14. On June 25th, 2009 April said:

    Sweet, I love my pedals…they keep the feet in alignment and maximize your pedaling power especially important with all the mountain, ahem, hills! :D

  15. On June 25th, 2009 Tinker said:

    I'm waiting for LED un-powered/self-powered, no toe clips clipless pedals myself. Until I can find THAT EXACT combination, I'll just stay with the $1.98 Raleigh pedals that I found on my ressu-Raleigh.

    Have you argued the benefits of half-inch pedals compared to the benefits of 15mm (yet?)?

  16. On June 25th, 2009 Yokota Fritz said:

    I've been riding clipless since 1987, when the term "clipless" made perfect sense :-)

    The previous generation of foot retention systems on pedals are called "toe clips." Pedals with ski-inspired bindings don't have toe clips on them, hence they are "clipless."

  17. On June 26th, 2009 Meaghan said:

    I myself just made the transition to clipless. A self-pronounced klutz and "non-athletic althlete" I never ever ever thought I'd be able to master the art of clipless without racking up a few thousand bucks in hospital bills. However, after a few graceful, slow-motion falls at stop signs in front of throngs of onlookers, I have finally gotten the hang of it. Of course it helps that the guys I ride with are constantly shouting as we near stop signs, "Clip out, Meaghan! CLIP OUT!"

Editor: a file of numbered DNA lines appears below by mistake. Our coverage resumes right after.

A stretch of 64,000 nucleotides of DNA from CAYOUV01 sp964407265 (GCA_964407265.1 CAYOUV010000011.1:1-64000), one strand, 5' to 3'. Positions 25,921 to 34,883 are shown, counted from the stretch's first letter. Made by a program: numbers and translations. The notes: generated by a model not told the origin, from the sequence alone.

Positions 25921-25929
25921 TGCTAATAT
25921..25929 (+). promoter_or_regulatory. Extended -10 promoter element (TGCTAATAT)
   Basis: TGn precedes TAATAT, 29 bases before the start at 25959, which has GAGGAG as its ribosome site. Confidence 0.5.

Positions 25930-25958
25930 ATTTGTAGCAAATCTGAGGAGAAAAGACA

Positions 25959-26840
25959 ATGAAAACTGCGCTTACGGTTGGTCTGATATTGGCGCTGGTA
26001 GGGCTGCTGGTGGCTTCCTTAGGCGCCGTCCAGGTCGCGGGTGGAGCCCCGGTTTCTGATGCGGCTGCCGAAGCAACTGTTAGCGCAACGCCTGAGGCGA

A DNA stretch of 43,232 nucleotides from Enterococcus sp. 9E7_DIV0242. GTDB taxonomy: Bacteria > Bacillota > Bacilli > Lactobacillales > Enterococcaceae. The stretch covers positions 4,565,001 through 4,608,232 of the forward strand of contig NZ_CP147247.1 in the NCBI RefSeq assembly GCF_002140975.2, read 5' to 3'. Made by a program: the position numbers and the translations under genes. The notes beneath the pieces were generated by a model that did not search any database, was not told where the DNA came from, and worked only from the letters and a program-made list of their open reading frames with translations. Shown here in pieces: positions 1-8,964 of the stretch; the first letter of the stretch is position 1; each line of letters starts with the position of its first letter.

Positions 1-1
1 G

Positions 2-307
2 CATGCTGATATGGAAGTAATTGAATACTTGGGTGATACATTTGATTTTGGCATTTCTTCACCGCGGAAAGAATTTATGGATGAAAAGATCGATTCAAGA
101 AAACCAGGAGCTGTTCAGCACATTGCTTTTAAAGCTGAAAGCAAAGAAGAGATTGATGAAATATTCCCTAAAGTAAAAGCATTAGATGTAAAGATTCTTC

18. On June 26th, 2009 quesnel62 said:

    Trend bucker here. I used to go clipless, but now prefer toe clips and straps, left loose like a stirrup. It's fine for my needs, and I get to wear my Chucks or work boots. But I do appreciate the power generated by clipless pedals.

  19. On June 27th, 2009 Mark said:

    I went clipless for "performance" reasons. What surprised me was the fact that the biggest advantage was relaxation. With my foot well attached to the pedal I just relaxed and enjoyed cycling more. It actually took a couple of years to fully learn to take advantage of the pulling up etc.

  20. On June 29th, 2009 Chris said:

    I rode clipless for many years, and you know what?
    I don't miss it at all.
    In the countries where cycling is seen as a "normal" activity, one never sees a cyclist wearing cycling shoes or lycra.
    If you're racing, all bets are off. But not very many people do that.

  21. On June 29th, 2009 wle said:

    there are plenty of cycling shoes that don;t look dorky and you can walk in them


    road bike or not, SPD


  22. On June 29th, 2009 Wickham said:

    Welcome to the clip-less world. I wear my Sidi Dominator's everywhere. I used to hate the clicking around everywhere I walk. Now I am just proud that everyone knows I am a cyclist even when my bike is locked up outside.